That’s the implication of a recent study that found the incidence of dyslexia in Texas prisons is triple the rate on the outside. Dyslexia is a reading disorder that causes a person to read letters on the page as though they’re out of order, in a jumble. The Comptroller’s Fiscal Notes publication says dyslexia directly contributes to hopelessness for many Texas youth and, ultimately, to their overincarceration.[Dyslexia Research Foundation of Texas Chairman Bill] Hilgers said the incidence level is 10 percent or higher in Texas schools and about 30 percent or higher in prisons. The students either fall behind or get put in special education classes, Hilgers said. « They drop out or get into other problems, » he said. « Some end up in the criminal justice system. It creates a psychological problem. They feel stupid because they can’t read. It’s psychologically deadening–children and parents are very affected by that. » McCreary said it’s better if dyslexia is diagnosed early, though some students with the disorder aren’t identified until after third grade. « Sometimes it takes a long time to find out a student is struggling to read if he or she is smart enough to find ways to compensate for the disability, » she said. The ones who don’t learn to read because they are « smart enough » to « compensate for their disability » perhaps consitute the greatest tragedy of all — that’s the state’s talent pool falling through the cracks. Think about it: One in ten Texans, but three out of ten Texas prisoners are dyslexic?! Horrifying. That’s a direct result of the failure of our schools. This is obviously an area where greater investment in education would directly lead to lower incarceration rates and improved public safety. The folks diverted from prison would be people who otherwise would only have turned to crime out of frustration and a lack of opportunities because of a learning disorder that’s not their fault.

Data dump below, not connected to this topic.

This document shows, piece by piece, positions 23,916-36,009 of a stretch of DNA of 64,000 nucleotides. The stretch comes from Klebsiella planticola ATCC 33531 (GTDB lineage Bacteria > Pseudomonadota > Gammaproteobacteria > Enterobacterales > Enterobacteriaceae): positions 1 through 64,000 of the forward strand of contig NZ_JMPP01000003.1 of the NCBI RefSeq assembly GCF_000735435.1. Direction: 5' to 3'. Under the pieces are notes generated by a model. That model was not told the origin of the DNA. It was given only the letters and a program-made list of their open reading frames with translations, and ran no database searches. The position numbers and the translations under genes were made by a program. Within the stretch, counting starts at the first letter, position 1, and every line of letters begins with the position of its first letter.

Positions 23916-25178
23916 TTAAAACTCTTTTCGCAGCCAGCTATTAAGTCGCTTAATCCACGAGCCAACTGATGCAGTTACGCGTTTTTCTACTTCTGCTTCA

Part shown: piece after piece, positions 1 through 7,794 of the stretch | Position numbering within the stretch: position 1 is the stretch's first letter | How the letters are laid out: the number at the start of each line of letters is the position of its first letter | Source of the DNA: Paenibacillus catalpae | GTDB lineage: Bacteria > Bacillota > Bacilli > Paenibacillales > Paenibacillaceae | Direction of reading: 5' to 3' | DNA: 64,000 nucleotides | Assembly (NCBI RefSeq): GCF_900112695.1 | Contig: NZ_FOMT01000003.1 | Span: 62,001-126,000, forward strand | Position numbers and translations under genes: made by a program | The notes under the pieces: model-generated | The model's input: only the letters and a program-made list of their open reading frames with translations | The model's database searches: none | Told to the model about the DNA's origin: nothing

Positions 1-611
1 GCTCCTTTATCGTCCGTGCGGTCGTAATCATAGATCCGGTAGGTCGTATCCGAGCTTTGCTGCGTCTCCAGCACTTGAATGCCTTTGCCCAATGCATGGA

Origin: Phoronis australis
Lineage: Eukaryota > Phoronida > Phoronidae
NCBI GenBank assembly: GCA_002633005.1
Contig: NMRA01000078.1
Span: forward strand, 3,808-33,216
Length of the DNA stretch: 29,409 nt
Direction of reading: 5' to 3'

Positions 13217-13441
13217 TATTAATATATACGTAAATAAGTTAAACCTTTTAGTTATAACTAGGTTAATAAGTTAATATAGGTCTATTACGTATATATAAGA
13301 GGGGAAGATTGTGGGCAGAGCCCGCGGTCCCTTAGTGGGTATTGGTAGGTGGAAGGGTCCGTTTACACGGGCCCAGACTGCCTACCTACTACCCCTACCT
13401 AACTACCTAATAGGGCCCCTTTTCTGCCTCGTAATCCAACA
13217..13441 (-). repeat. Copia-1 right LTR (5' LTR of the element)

As usual, though, the issue is mainly about money, or, rather, the values behind decisions to spend it: Texas just isn’t investing enough to help these kids. Reports the Comptroller:Hilgers said students need a lot of one-on-one training to overcome dyslexia. Students need to spend an extra hour a day for two years concentrating on reading skills to offset the disability, he said. …« The problem with dyslexics is that kids aren’t able to sound out words or decode the sounds in words effectively, » [Scottish Rites Children’s Hospital medical director Dr. Jeffrey] Black said. « The intensive phonics system overrides that in many cases. » « We have a really good handle on what the condition is, how to identify it and intervene, » he said. « The challenge now is scaling up, preparing more teachers and identifying more children so that fewer fall through the cracks. » …Hilgers said the problem is that many school districts don’t have the funding to implement comprehensive dyslexia programs. « Schools just don’t have the funding to do that, and teachers aren’t trained to teach it, » he said. « We need at least 10,000 to 15,000 more teachers trained, and nobody has seen fit to provide them. »Training 10,000 teachers would take big bucks, but not nearly so much as would be saved by diverting so many otherwise non-criminally inclined dyslexics away from prison. Legislators have an opportunity to do just that. They’re in a special session right now on the subject of schools, and they could easily decide to pass the needed legislation under the Governor’s current « charge. » Somebody needs to step up.See Dyslexia Texas for more.posted by Gritsforbreakfast at 7:33 AM